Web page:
Cambodia 2008
October 22, 2008:
Stayed again at the Novotel Suvarnabhumi Airport Hotel. Had a couple of croissants for breakfast from
the coffeeshop in the lobby. Then I deposited one of my bags with the bellboy and took the hotel shuttle
to the airport. I was booked on a Bangkok Airways flight to Siem Reap. Check-in was fast and smooth.
Flight time to Siem Reap was about 50 minutes.

Once we got into the arrival hall at Siem Reap Airport, I had to get a visa. It was interesting to see how
many people it takes to get a visa. There were about 10 people sitting behind a counter, all in uniform and
all of them had a look in my passport while they did whatever they did in order to get the visa process
done. After a few minutes, I had my visa, picked up my bag and walked outside. A driver was waiting for
me and he took me to my hotel, the
Shinta Mani Hotel. I booked this hotel as it got great reviews on
tripadvisor.com but also because its philosophy is to provide work and training for Cambodian youth in
the hospitality sector. I was pretty happy with choosing this hotel, although there are many cheaper
hotels in Siem Reap offering similar quality.
At check-in I asked the lady about a guide for the afternoon as I wanted to go to Angkor Wat right away.
She organized a car and a guide for the afternoon for US-$ 20 and not an hour after I arrived in Siem Reap
I was in a car with a guide on my way to Angkor Wat. At first we stopped at the ticket counter where I got a
three day ticket for Angkor. This ticket is checked regularly at pretty much every temple complex. If you
don't have a valid ticket you have to pay a fine.
A few minutes later, we were at the entrance to Angkor Wat. Angkor Wat is only a small part of the
temple complex of Angkor but its most known. Angkor was the capital of the Khmer Empire for about
500 years between the 10th and the 15th century. The oldest ruins are in the Roluos Group dating back
to the 9th century. The expanding Thai empire and social problems were the main reason Angkor was
abandoned in the 15th century and the capital of the Khmer empire was moved into the area of today's
capital, Phnom Phen.
After the driver dropped us off, my guide and I stepped onto
the causeway which leads over the moat into Angkor Wat.
Angkor Wat is the largest and one of the most intact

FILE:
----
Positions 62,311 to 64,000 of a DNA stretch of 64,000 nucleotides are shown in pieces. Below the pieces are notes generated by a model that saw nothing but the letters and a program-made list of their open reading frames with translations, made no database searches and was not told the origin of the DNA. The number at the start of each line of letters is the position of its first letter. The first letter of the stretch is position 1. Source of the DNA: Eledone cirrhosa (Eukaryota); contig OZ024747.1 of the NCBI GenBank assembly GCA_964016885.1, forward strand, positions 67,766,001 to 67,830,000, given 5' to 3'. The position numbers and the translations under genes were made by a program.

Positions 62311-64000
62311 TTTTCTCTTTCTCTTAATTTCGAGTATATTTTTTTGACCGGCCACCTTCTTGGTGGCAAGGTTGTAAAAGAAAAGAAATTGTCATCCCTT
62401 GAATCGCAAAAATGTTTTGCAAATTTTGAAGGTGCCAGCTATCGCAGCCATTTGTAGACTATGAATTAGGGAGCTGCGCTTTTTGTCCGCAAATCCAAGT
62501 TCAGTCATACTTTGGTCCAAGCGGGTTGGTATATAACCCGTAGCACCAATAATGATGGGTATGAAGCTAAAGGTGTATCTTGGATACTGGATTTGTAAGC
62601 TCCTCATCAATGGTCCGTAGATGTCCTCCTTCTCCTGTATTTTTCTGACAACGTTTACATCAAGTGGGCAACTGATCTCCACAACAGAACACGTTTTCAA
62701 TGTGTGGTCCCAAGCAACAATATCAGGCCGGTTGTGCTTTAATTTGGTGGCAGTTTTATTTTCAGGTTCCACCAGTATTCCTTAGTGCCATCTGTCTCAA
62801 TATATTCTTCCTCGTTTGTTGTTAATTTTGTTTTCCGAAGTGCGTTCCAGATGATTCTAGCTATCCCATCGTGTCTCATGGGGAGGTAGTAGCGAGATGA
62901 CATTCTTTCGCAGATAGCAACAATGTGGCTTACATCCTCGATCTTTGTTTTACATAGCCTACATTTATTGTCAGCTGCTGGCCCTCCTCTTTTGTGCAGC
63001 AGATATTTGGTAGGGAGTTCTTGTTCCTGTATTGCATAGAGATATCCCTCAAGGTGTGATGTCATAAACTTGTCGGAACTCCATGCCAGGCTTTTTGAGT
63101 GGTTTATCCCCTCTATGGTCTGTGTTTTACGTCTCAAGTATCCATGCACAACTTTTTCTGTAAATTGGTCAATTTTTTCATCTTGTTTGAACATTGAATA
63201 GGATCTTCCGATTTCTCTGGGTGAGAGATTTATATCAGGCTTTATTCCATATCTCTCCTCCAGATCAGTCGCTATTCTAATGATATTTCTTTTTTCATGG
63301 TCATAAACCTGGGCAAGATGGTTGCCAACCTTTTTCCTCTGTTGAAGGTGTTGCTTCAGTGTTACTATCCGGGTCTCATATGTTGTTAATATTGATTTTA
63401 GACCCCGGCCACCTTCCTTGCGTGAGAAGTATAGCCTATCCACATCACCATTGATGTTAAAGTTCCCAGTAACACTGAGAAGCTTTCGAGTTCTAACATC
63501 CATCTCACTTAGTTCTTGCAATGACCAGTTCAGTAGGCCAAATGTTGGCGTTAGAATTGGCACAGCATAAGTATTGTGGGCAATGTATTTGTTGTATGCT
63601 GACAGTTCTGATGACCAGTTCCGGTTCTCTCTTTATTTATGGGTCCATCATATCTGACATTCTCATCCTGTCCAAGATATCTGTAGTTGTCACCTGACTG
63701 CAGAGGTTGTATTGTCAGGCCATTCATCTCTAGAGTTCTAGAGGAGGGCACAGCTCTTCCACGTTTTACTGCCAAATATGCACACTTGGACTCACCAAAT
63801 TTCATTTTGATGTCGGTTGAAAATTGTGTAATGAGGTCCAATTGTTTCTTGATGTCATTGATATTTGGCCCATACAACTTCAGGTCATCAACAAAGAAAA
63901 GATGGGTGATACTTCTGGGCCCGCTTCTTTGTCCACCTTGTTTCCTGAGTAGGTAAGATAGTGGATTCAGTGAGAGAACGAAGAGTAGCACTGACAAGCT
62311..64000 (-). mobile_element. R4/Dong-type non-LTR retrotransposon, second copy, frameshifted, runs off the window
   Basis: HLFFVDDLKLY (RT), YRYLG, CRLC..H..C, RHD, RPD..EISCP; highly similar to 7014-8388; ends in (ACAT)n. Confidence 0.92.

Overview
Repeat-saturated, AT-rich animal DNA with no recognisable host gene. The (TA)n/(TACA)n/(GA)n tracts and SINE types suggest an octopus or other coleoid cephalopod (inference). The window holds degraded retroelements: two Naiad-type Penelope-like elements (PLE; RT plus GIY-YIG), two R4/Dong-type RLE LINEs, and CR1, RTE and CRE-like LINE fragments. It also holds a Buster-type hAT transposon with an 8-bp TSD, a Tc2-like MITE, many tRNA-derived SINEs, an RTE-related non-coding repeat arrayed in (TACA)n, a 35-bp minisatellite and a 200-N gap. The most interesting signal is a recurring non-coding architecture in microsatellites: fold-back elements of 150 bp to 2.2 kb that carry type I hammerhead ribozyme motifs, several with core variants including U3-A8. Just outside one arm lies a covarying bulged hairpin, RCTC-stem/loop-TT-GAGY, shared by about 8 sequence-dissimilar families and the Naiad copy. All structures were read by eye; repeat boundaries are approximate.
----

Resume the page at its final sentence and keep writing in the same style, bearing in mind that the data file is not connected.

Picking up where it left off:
monuments in the Angkor group. It was built in the first half of
the 12th century by king Suryavarman II and it is widely
believed that it was a temple where a god was worshipped
and a mausoleum for the king after his death.
Once over the moat and through the Entrance Tower, we could see Angkor Wat. It is spectacular. The
only drawback is that there were many many tourists. My guide showed me the different galleries of
Bas-reliefs. These galleries cover about 1,200 square meters (12,900 square feet) of sandstone carvings.
The galleries cover the inner wall of every side of the monument and extend for 2 meters (7 feet) from top
to bottom. The details of these galleries are impressive and every gallery tells its own story with the most
famous probably the "Churning of the Ocean Milk". This myth derives from the Hindu epic
"Bhagavata-Purana" and centres on gods and demons who have been churning the ocean of milk for
1,000 years in an effort to produce an elixir that will render them immortal and incorruptible. My guide
explained all these different galleries to me in detail and I have to say that I was mightily impressed by the
details of carvings almost a thousand years old.
After looking at all the galleries the sun came out for a while and I got a couple of good pictures. For the
most part of my three days in Cambodia it was cloudy and rainy, so I was glad I got a couple of pictures
with colors. We continued our tour of Angkor Wat and around 5 pm returned to the hotel. I booked the
same guide and driver for the next day, all-day for US-$ 35.
After taking a shower I went downstairs to the bar. I befriended the bartender who I thought was a great
guy. We talked for a long time that night and also every night when I had a beer at the bar. He gave me lots
of insights into the daily life of Cambodians and politics. I wanted to eat dinner at the hotel but they had
buffet night and I despise buffets. So I went to a restaurant I read about on the Bangkok Airways Inflight
Magazine, the Tell Restaurant. German cuisine Cambodian style. It was easy to find on the road towards
the Old Market. Dinner was really good and it was frequented by a lot of Westerners who looked like they
were living/working in Siem Reap. A chicken cordon bleu with fries and a salad for 4 bucks, wow! After
dinner, I went to the Night Market. Browsed through the stalls and bought a handpainted sunset picture
on canvas from Angkor Wat for a few bucks. Then I walked through downtown Siem Reap. There are
quite a few restaurants and bars there in the pedestrian zone and it has the typical feel of a resort town. I
really liked Siem Reap. Back to the hotel and talked to my bartender friend for a long time.